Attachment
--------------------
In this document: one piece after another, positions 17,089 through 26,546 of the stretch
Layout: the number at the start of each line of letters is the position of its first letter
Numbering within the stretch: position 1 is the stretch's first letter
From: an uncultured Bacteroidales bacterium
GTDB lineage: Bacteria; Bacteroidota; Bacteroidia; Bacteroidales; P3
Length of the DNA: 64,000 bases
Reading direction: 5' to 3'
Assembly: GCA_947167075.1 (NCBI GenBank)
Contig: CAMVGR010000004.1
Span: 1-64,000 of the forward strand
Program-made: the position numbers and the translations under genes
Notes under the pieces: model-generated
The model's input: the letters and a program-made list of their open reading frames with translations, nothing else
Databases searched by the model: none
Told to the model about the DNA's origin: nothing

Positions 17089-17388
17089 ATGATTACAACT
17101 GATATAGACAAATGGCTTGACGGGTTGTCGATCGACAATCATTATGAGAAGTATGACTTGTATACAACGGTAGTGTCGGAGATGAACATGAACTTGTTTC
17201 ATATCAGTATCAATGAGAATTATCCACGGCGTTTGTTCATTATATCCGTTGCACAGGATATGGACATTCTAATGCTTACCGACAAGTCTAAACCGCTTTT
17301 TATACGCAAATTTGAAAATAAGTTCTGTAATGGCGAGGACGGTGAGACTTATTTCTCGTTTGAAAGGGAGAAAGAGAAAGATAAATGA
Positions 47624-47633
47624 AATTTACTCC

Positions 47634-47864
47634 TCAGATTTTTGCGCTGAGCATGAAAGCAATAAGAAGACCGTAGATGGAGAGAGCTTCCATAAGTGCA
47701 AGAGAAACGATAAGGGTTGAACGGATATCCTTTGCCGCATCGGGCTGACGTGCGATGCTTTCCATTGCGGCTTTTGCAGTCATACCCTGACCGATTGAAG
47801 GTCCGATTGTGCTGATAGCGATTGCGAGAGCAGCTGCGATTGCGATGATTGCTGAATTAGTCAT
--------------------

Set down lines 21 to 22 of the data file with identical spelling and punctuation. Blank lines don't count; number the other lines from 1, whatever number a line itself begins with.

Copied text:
Positions 47624-47633
47624 AATTTACTCC